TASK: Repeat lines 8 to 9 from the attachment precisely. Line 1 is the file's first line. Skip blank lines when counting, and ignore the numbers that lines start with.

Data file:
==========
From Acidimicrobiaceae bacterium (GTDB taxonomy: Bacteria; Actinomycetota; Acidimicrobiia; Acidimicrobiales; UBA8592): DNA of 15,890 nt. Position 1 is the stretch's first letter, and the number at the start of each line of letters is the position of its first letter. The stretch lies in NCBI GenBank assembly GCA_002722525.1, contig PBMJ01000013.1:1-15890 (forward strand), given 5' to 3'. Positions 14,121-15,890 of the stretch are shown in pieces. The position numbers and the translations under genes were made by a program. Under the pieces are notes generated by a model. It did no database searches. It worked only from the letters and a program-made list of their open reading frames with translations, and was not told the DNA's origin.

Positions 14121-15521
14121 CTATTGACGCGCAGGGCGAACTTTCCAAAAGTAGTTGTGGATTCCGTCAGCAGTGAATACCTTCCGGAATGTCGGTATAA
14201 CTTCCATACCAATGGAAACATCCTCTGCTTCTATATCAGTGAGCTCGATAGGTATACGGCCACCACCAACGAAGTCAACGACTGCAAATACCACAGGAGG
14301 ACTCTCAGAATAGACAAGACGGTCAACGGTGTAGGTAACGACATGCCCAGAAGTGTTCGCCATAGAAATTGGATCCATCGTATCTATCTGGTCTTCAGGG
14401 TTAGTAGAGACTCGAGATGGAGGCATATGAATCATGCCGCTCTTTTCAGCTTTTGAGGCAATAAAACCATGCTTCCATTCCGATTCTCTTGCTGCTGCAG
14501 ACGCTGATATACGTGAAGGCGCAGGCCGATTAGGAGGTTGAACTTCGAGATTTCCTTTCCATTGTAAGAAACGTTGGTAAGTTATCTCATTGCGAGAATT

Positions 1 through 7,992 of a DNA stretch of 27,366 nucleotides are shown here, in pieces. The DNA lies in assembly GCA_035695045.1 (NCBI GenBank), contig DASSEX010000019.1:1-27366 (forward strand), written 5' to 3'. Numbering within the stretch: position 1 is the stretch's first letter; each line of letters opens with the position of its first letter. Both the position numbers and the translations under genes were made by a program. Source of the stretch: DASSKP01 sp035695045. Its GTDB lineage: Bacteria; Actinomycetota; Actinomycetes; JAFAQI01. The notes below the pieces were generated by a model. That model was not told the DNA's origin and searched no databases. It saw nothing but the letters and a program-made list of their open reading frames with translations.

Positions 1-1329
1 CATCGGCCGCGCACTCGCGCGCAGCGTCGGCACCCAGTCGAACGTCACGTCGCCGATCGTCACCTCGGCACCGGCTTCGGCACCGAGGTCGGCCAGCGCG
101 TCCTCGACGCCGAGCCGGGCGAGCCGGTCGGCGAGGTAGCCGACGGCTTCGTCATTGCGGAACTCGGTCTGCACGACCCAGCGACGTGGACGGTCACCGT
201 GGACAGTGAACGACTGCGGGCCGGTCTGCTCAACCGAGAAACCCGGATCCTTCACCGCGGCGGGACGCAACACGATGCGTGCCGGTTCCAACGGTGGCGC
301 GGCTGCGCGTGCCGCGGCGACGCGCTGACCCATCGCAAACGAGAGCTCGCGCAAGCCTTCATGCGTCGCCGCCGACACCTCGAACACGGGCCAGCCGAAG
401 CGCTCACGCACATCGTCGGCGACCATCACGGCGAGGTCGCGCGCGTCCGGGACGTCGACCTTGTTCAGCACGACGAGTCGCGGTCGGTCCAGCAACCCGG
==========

Positions 1 through 7,992 of a DNA stretch of 27,366 nucleotides are shown here, in pieces. The DNA lies in assembly GCA_035695045.1 (NCBI GenBank), contig DASSEX010000019.1:1-27366 (forward strand), written 5' to 3'. Numbering within the stretch: position 1 is the stretch's first letter; each line of letters opens with the position of its first letter. Both the position numbers and the translations under genes were made by a program. Source of the stretch: DASSKP01 sp035695045. Its GTDB lineage: Bacteria; Actinomycetota; Actinomycetes; JAFAQI01. The notes below the pieces were generated by a model. That model was not told the DNA's origin and searched no databases. It saw nothing but the letters and a program-made list of their open reading frames with translations.

Positions 1-1329